Popular theatre, cabaret and television drag performer Danny La Rue has died aged 81 after suffering several strokes in recent years and a cancer diagnosis.

A photo with Friends, Larry Grayson with Danny La Rue, Arthur Marshall and Noele Gordon.

“In a business he loves so much, Danny La Rue is a giant. He is 100 per cent professional. He is a nice guy, and if anyone can captivate an audience, Dan can.” – fellow performer, comedian and presenter, Jimmy Tarbuck.

Born Daniel Patrick Carroll in Ireland in 1927 he was the youngest of three children. Aged nine his family relocated to England, setting up home in London. Upon leaving school at 15 he began working in a shop.

Danny’s first ventures into the world of drag acts was for a Naval party in Singapore and it wasn’t long after that the name Danny La Rue was created, however he frowned upon being called a drag star, opting to be described as a ‘comic in a frock’. It was at the Irving Theatre in London where he made his first major professional appearance alongside a young Barbara Windsor, whom he remained friends with up until his death.

Some of the famous he impersonated included Zsa Zsa Gabor, Margaret Thatcher and Marlene Dietrich. He wasn’t however popular with everyone, Scottish comedian Stanley Baxter spoofed La Rue in one of his LWT spectaculars singing “what a shame, every dame sounds the same…” in reference to the suggestion all of Danny’s characters were just ‘Danny La Rue’ in different frocks.

It wasn’t long before television stardom beckoned, with cabaret-style appearances on numerous programmes including ATV’s The Frankie Howerd Show and BBC TV’s Dusty Springfield Show. It was away from the TV screens however where he had his biggest success; performing to packed houses across the country, so much so that in 1964 he opened his own nightclub in Hanover Square in London’s West End. He also made appearances on programmes such as Celebrity Squares and various chat shows – without the frocks.

Becoming part of the showbiz jet-set he became pals with many of the big stars of the day including Diana Dors, Noele Gordon and Shirley Bassey he also became a regular performer on ATV cabaret series Saturday Variety and the BBC’s old time music hall series The Good Old Days. At his peak he headed several of his own series including the popular Tonight With Danny La Rue and The Danny La Rue Show.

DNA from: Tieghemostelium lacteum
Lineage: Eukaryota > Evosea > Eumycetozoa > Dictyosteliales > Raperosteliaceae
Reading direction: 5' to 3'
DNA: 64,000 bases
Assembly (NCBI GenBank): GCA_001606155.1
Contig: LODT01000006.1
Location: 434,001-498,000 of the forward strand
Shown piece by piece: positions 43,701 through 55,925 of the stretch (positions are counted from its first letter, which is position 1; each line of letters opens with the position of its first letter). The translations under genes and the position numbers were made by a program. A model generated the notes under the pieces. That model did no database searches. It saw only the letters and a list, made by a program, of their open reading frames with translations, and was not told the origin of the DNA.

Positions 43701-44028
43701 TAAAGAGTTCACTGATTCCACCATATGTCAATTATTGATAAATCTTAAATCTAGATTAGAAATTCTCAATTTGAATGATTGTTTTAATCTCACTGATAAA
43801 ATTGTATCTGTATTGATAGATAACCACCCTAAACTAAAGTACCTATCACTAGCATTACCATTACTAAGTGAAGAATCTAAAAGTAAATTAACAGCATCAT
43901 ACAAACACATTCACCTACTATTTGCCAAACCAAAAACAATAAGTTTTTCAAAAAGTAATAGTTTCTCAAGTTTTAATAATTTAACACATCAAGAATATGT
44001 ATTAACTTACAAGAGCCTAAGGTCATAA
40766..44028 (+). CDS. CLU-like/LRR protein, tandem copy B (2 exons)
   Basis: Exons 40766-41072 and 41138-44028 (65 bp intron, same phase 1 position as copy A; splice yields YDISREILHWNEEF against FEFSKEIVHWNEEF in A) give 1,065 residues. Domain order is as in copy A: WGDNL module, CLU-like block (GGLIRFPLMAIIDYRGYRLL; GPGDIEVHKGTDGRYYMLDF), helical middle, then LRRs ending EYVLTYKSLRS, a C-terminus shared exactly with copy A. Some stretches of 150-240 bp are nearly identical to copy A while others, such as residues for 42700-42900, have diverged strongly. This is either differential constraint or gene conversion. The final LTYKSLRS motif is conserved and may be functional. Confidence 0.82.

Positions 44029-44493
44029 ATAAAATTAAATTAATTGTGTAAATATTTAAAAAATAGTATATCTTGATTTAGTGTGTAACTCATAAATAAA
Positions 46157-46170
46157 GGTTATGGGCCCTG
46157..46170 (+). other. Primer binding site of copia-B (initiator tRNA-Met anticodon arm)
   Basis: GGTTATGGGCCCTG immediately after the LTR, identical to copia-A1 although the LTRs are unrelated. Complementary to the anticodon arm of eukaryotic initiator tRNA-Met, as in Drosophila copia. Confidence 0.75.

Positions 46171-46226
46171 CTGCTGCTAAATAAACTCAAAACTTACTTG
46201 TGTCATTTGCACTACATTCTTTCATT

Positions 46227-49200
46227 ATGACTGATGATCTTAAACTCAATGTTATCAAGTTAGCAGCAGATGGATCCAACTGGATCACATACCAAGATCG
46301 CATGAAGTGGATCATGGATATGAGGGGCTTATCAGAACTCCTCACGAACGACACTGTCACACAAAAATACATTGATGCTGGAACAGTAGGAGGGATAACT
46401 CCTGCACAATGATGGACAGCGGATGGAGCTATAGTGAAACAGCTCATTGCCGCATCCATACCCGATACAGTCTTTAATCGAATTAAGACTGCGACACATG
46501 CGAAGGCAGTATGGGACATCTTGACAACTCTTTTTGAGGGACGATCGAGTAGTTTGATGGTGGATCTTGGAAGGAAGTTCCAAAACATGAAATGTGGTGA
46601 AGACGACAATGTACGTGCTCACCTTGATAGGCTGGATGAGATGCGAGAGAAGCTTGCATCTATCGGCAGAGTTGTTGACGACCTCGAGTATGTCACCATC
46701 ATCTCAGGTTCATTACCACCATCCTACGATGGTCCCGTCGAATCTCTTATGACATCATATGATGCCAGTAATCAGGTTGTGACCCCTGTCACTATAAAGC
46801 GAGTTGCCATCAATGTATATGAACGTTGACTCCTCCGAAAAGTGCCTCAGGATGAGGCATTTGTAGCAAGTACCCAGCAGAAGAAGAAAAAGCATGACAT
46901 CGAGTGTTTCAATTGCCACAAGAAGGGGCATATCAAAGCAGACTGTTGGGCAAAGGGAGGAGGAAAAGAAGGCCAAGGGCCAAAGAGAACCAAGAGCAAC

He continued to frequent the stage and television throughout the 1980s and 90s performing in his own shows and on television programmes such as Blackpool Bonanza and Entertainment Express. In more recent years he’d hung up the frock for TV appearances entirely opting to stick to the chat show circuit appearing on Open House, Pebble Mill, This Morning and Richard & Judy where he spoke openly for the first time about his private life – including his homosexuality.

La Rue also had a successful acting career appearing in BBC Drama Charlie’s Aunt as Lord Fancourt, Twiggs and Our Miss Fred in the lead role. He guest starred as himself in an episode of the Thames-Tiger Aspect comedy, Mr Bean. He also was honoured with three Royal Variety Performance appearances as well as many other gala specials. La Rue also released numerous singles, including an almost disco version of Barry Manilow’s Copacabana. His lastest album was titled ‘I Am What I Am’.

Comedian Bob Hope described him as “the most glamorous woman in the world”. He was also notoriously generous to charities and friends. When former stage and television actress Noele Gordon became seriously ill, throughout her treatment he telephoned her daily to chat and lift her spirits – while busy working nightly in a theatre show.

Noël Coward said of Danny that he was “the most professional, most witty and most utterly charming man in the business.” Danny La Rue was made an OBE in 2002. He was, despite rumours, Best Man (not bridesmaid) at Crossroads actress Ann George’s 1975 wedding.

He stuck up for friend Barbara Windsor when an EastEnders viewer took issue with her character of Peggy over her discriminative HIV views. La Rue rebuked the criticism with the comment: “It’s called acting love, it’s not Babs [own views]”

La Rue’s spokeswoman announced that the star had died after suffering from prostate cancer:

“Danny died peacefully in his sleep just before midnight last night after a short illness,” she said.

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